In terms of physical attributes, increasing relative peak finger force is central to taking your climbing to the next level—think of this as the finger force you can apply to a rock hold in relation to the body mass the fingers must support. Improving this finger strength-to-weight ratio is possible by increasing the numerator (greater finger strength) and decreasing the denominator (lowering body mass).
While there are many different fingerboard training methods/protocols/programs (some good, some bad) in the public domain, this podcasts will present four evidence-based protocols that work. Experienced climbers, with no recent history of injury to the fingers/elbows/shoulders, can employ one of these maximum-grip-strength protocols on a twice-a-week basis as supplement to time spent climbing. Aggregate number of climbing and finger training days per week must not exceed four—resting the fingers a minimum of three days per week is essential for neuromuscular recovery and finger tendon remodeling. Break this rule and you’ll likely end up “broken”….in one way or another.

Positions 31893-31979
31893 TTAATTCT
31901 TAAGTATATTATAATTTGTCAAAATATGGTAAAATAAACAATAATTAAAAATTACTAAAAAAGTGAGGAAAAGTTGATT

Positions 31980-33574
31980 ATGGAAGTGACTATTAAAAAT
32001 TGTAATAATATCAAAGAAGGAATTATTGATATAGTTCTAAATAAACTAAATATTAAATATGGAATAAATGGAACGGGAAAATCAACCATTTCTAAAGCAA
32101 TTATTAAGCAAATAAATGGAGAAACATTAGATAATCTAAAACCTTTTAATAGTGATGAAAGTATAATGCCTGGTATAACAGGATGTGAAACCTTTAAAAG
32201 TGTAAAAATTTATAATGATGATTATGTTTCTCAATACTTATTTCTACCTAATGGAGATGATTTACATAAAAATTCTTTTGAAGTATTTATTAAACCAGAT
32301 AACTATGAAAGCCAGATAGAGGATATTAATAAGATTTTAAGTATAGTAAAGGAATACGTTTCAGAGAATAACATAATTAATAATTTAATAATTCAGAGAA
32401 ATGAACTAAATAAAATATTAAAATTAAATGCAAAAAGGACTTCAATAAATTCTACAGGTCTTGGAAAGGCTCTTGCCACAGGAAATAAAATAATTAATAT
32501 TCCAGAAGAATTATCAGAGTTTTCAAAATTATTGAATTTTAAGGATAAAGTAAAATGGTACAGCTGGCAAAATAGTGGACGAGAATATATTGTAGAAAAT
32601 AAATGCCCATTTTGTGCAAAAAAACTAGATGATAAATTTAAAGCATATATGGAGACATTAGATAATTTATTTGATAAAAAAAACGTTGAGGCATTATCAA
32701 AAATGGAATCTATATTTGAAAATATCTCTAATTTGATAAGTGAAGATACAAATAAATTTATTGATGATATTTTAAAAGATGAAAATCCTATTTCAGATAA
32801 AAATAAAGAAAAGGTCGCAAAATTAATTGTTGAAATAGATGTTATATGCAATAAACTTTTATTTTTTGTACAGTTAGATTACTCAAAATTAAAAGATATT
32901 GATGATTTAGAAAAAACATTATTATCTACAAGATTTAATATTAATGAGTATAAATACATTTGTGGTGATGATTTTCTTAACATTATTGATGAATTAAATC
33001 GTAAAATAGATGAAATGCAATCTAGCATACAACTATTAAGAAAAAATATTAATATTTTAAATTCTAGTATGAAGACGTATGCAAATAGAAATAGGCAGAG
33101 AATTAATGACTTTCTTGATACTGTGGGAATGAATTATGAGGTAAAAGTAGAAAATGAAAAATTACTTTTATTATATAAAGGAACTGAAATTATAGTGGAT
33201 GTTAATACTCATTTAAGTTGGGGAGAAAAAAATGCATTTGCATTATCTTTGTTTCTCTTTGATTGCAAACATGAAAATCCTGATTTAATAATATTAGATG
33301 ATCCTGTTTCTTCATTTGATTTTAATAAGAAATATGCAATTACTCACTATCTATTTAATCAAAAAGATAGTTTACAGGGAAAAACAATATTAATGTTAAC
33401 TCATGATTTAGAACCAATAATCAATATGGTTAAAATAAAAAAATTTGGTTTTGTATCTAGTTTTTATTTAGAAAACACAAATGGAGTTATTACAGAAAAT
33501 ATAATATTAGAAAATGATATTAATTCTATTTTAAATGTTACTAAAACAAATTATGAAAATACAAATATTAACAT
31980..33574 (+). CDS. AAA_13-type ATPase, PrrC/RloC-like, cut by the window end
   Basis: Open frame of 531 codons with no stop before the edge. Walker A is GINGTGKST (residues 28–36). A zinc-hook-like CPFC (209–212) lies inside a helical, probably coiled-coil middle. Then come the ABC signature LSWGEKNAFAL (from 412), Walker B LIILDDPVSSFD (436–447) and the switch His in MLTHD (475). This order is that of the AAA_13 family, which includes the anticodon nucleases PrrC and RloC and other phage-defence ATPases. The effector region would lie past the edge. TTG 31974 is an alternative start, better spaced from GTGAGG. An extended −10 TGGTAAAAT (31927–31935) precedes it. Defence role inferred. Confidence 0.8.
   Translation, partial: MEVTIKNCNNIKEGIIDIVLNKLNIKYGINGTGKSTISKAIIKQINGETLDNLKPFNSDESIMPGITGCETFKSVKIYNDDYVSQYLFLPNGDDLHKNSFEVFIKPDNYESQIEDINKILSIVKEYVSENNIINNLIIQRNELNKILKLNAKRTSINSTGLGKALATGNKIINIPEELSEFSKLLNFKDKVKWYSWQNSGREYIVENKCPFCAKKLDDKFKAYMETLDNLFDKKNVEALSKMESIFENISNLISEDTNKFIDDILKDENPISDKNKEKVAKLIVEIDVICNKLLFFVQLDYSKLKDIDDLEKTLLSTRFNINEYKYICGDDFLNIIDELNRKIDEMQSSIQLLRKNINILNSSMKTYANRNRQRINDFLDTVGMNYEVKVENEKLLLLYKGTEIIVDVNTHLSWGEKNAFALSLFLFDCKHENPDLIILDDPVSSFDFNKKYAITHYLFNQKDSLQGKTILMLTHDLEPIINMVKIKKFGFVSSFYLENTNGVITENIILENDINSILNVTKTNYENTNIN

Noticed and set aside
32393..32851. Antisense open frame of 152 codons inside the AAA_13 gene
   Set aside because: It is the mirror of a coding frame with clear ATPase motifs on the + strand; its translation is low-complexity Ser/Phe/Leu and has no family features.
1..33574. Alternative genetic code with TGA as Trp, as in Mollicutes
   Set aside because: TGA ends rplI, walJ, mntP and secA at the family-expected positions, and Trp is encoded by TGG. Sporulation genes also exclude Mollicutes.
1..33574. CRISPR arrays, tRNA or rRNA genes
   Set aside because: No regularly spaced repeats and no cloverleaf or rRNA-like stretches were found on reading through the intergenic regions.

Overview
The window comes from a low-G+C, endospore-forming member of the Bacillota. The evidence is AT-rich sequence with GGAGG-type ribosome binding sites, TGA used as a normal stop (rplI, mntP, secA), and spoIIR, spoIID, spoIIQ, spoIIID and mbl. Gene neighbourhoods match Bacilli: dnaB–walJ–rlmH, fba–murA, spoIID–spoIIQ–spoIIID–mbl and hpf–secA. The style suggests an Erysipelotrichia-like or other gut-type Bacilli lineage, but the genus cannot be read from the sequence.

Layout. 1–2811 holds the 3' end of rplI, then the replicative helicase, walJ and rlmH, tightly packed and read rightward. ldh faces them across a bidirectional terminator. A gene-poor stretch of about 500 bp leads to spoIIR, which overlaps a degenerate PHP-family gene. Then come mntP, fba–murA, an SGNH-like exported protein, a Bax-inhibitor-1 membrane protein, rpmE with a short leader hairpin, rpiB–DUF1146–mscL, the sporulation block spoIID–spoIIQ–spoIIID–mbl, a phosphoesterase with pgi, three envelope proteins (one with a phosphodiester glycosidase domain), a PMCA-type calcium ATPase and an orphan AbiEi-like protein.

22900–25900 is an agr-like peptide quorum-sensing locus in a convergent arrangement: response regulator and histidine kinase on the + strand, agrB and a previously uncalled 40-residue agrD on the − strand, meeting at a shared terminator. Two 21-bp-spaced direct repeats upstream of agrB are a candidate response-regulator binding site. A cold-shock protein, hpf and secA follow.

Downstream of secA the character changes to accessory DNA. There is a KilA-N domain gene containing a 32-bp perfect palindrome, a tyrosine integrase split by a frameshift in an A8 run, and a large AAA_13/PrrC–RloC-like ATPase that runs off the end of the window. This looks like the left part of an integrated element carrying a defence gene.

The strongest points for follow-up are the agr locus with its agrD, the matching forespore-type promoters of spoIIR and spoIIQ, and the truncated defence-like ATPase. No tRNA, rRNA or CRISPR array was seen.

1:14 – Review of 5 reasons why stronger fingers are central to taking your climbing to the next level
4:24 – Intro to maximum finger strength training on a hangboard
4:50 – Importance of “Relative Peak Finger Force”
10:10 – 3 Hangboard training modalities
13:33 – Training protocol 1: “Minimum Edge”
19:14 – Training protocol 2: “Maximum Weight 10-second Hangs”
25:20 – Training protocol 3: “7-53 Weighted Hangs”
32:00 – Training protocol 4: “7/3 Repeaters”
41:00 – How to fingerboard with good technique…to protect & strengthen your shoulders.
45:05 – Hangboard training program design – How to integrate your with your other workouts and performance climbing.
53:00 – Closing comments
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